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Popup Stores Increase Retail Options in Hagerstown’s City Center, part 2

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couple-with-baby-at-popup

Part 2 of a 2-part series (see Part 1)

In this blog series, we present tips and strategies for creating successful pop-up store events, spotlighting the efforts of Hagerstown, Maryland. This post features information about selecting dates, preparing a budget, raising money and marketing, and it closes with a list of additional helpful hints from Hagerstown.  The first post {link} discussed securing and preparing spaces, and recruiting vendors and encouraging regulatory compliance.

Local leaders interested in filling vacant storefronts in historic downtowns and older commercial districts – to increase community livability and stimulate economic growth – might consider cultivating locally owned businesses. More

Popup Stores Increase Retail Options in Hagerstown’s City Center, Part 1

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Local leaders interested in filling vacant storefronts in historic downtowns and older commercial districts – to increase community livability and stimulate economic growth – might consider cultivating locally owned businesses.

Throughout the country, local governments, business improvement districts and Main Street organizations are experimenting with ways to bring retail into older commercial districts with less of an upfront commitment from small business owners. Their tools: retail business incubators and pop-up stores. Pop-up stores use vacant building space for a day, a week, or even longer, but on a temporary basis; they bring foot traffic to the commercial district and can help business owners test the market prior to making a long-term commitment. More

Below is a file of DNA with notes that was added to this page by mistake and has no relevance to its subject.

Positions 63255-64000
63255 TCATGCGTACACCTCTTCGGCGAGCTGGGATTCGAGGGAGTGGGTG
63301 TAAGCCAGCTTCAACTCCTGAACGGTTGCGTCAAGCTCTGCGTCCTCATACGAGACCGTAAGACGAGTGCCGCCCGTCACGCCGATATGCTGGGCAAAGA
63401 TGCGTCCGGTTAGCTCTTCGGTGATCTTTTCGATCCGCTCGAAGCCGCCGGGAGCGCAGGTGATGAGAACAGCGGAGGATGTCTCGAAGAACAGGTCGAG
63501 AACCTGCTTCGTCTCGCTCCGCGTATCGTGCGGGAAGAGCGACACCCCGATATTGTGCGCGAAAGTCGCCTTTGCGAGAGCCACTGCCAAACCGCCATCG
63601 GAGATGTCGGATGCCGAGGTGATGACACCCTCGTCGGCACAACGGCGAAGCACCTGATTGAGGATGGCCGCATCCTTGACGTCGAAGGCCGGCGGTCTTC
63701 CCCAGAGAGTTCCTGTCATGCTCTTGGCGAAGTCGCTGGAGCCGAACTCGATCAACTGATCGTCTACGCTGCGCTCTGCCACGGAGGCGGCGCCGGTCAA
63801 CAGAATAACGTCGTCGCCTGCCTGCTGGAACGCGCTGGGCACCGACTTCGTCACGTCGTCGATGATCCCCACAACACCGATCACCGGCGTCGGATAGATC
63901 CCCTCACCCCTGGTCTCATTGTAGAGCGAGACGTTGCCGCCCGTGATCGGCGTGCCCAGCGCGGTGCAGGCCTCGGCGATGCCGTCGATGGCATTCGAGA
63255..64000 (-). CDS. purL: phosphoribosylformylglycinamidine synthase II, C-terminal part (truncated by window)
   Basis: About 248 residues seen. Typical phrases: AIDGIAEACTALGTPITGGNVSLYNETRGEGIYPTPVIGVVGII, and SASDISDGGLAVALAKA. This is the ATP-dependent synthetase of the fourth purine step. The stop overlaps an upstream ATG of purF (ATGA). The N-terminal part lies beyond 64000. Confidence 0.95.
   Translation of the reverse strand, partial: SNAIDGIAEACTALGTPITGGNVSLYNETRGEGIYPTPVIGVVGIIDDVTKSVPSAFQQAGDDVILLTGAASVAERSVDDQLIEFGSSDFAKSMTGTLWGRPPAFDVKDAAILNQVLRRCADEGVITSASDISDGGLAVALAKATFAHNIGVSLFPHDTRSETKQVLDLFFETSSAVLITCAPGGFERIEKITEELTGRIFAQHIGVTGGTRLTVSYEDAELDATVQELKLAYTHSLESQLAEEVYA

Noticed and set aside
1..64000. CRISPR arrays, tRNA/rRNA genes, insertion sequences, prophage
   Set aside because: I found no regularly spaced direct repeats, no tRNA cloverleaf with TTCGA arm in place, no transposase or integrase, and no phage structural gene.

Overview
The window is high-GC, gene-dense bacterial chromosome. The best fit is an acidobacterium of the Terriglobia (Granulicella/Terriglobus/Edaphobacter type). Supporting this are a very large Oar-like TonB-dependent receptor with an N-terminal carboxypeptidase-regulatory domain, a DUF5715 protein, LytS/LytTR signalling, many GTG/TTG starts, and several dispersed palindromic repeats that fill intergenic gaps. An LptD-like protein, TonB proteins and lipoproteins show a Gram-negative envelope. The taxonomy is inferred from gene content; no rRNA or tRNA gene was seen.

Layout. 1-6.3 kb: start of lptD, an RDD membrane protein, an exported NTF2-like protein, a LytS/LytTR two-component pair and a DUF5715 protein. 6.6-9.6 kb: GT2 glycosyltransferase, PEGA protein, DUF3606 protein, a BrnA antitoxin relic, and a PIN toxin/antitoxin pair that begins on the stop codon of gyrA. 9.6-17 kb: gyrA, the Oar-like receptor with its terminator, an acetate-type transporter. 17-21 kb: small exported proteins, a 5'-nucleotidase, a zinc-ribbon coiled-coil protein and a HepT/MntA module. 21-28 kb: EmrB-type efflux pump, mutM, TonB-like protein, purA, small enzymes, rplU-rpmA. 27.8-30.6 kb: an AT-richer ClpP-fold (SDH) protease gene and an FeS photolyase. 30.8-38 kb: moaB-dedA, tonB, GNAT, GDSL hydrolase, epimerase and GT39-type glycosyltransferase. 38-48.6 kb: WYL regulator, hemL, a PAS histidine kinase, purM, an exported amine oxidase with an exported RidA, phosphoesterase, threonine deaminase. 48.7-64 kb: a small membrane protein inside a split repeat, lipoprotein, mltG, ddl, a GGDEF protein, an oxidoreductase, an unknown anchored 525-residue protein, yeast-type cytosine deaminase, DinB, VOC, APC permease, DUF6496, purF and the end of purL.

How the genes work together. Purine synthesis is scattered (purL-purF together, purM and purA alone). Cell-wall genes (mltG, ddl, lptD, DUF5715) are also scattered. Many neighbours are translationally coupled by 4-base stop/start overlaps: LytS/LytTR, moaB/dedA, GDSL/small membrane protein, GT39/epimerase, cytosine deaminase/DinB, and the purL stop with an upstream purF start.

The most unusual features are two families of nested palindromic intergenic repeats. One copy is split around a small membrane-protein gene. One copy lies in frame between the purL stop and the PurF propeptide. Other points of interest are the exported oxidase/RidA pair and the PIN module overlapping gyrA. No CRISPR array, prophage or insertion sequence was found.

The Two Sisters’ Houses: A tangible link to Baltimore’s African American labor history

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Originally posted on Our History, Our Heritage:

By Tyler Anthony Smith

The author graduated from Warren Wilson College with a bachelor’s degree in history and studio art in 2010.  He is currently pursuing a master’s degree in Historic Preservation from the University of Maryland College Park and working for Dell Corporation as an Assistant Preservation Technician.  He can be reached at tyleranthonysmith@gmail.com.

The "Two Sisters Houses" at 612-614 S. Wolfe Street in Fell's Point The “Two Sisters Houses” at 612-614 S. Wolfe Street in Fell’s Point

Have you ever noticed two small, 218-year-old, wood-sided houses on South Wolfe Street in Baltimore’s Fell’s Point?  The Society for the Preservation of Federal Hill and Fell’s Point owns these buildings, often referred to as the “Two Sisters,” which likely date to 1797 – the same year that the U.S. Frigate Constellation was built in a Fell’s Point ship yard. Originally part of a building with four identical units, the remaining ”Two Sisters” each stand just twelve feet wide and fifteen feet deep, with…